Industrial, Lighting Industry, News

Something for nothing? New invention runs LED lights ‘for free’

LED manufacturers are competing hard to make their products more and more efficient – but what if you could run an LED light for no power at all?

One UK inventor reckons he can.

Malcolm Wright has come up with a way for LEDs to piggyback on the power used by other devices, so they can be run ‘for free’.

‘I have garden and garage lighting running off my pond pump, and living room lighting when the TV is on,’ says Wright.

He calls his invention Electrical Energy By-Product Lighting, or EEBL.

It works by inserting a circuit in series with an AC mains-powered motor or other electrical load – ideally an appliance with a constant power requirement such as a bathroom extractor fan, vacuum cleaner, kitchen cooker hood or water pump, although it will also work with other loads such as a TV.

The current requirement for the motor is passed directly through to the LEDs (there’s no separate driver so there are no driver losses). In a typical motor circuit, this will result in a slight loss of power to the motor. However, at the same time, the LED circuit improves the power factor of the device, allowing that power to do more work. This frees up enough power to light up those LEDs. And the more powerful the motor, the greater the light output achievable.

It’s not that the light doesn’t use any power, or that it magics it out of thin air. It’s more that it takes advantage of the imperfections of another circuit, to do a little bit of extra work with the power that’s already being provided. If your electricity bill is calculated using a watt meter (which is the case for most users except large industrial and commercial operations), then this doesn’t cost you a thing.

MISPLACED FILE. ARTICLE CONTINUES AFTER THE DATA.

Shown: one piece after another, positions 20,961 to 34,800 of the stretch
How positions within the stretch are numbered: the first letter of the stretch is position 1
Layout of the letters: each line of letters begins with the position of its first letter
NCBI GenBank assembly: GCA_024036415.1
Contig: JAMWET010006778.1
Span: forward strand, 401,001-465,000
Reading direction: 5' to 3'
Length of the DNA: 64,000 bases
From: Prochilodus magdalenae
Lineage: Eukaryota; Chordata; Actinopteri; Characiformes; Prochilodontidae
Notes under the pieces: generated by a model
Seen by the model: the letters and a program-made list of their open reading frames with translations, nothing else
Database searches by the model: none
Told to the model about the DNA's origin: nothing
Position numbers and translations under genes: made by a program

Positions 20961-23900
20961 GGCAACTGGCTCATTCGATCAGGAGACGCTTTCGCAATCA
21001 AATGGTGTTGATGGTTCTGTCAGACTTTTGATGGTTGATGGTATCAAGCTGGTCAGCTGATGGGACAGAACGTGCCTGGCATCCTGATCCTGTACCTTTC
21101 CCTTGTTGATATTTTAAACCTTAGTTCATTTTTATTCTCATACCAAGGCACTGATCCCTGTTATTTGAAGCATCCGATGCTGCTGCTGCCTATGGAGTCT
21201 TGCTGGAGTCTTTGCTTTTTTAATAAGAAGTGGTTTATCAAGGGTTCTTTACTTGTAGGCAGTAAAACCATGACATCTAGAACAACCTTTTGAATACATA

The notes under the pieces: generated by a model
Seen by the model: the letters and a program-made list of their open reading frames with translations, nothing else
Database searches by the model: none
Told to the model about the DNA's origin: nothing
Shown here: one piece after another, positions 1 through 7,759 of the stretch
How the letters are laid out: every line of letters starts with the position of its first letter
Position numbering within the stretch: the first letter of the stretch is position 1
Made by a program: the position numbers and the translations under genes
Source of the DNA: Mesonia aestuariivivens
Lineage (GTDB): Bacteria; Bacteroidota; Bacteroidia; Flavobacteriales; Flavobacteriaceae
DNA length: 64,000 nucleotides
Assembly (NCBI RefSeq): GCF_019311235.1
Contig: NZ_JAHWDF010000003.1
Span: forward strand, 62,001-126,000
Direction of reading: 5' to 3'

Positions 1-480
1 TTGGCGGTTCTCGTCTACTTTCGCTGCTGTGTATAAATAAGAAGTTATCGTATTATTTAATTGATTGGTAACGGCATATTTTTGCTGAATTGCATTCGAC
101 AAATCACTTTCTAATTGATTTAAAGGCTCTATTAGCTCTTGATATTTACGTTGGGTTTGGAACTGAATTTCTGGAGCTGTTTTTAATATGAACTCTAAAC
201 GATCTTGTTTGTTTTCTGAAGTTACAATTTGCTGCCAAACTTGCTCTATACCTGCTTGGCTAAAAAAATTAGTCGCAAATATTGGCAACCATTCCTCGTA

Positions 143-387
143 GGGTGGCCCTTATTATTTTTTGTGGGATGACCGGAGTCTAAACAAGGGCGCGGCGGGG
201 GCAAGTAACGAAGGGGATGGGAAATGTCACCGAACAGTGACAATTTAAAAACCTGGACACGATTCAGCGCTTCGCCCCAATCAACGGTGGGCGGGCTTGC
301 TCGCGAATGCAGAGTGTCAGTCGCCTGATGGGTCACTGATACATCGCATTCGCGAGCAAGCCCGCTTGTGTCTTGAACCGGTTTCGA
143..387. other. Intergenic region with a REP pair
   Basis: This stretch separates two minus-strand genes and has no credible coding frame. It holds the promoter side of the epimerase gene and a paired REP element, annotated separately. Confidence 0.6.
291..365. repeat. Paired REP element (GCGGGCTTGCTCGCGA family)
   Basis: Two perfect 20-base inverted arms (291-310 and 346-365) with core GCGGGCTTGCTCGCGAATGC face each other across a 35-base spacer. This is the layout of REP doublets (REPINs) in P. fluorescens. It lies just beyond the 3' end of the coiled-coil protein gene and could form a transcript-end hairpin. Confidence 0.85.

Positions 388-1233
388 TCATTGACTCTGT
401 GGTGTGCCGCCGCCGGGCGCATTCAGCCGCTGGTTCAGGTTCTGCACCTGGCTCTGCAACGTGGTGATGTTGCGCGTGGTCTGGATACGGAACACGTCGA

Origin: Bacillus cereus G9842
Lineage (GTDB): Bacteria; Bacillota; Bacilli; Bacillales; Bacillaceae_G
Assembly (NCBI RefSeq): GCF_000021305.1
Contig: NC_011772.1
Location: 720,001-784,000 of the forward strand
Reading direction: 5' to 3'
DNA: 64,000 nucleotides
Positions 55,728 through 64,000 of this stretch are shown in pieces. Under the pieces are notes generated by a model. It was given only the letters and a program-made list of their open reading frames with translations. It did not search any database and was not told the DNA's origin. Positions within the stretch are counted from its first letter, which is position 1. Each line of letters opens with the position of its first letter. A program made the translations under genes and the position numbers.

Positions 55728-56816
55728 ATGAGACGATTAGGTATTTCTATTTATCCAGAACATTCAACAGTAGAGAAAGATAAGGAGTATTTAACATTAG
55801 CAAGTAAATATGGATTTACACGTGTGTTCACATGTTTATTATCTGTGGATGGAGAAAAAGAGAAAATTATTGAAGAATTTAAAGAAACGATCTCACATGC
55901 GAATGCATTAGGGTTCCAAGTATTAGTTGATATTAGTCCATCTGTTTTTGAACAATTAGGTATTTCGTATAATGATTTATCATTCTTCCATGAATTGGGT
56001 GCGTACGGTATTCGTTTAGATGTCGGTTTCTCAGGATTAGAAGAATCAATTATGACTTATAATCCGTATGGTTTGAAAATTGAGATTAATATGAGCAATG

So although it might sound too good to be true, it’s not misleading to say that the light is, essentially, free.

Not only is the light free, but EEBL also dramatically reduces the number of components required for the lighting. The circuit also contains overload protection and, if a particular light output is needed, the circuit can modify the current (although that would consume a tiny amount of extra power).

Wright is already using EEBL to provide some free lighting in his home. Commercial applications might include powering the lights under cooker hoods for free, adding lights to the front of vacuum cleaners to see into those awkward corners – without increasing the wattage, or powering factory lighting from the ventilation fans, which already run constantly when the building is occupied.

Wright, who was once technical director at an HVAC manufacturer, says: ‘I have always maintained that “saving the planet” is best left to science and technology and not politicians with people paying the price of green taxes. So I set out to prove it.

‘I did have problems with developing the circuits, the main problem being the LEDs were blowing up due to start-up overload. I think my wife started to think I was turning into a mad scientist with constant deliveries to the house and using the dining room table to make the circuits, then testing them on our household appliances.  After some time and many circuits later, I had a “eureka” moment to use the diode properties for current and overload protection.’

Wright is now on the hunt for the ‘killer app’ where EEBL can offer really compelling advantages.

Rather than selling the product direct to users, he’s looking at licensing the technology to manufacturers of appliances that might benefit from a built-in LED light that uses, effectively, no electricity. He’ll need to convince them that the benefits of added light, and the relatively small energy savings (compared to the energy used by a motorised appliance) are worth the effort of building EEBL into their products.

Perhaps we’re about to go from the era of low-energy lighting to the era of no-energy lighting.


To find out more, contact Malcolm Wright through Philip Ingham at Wayfair Group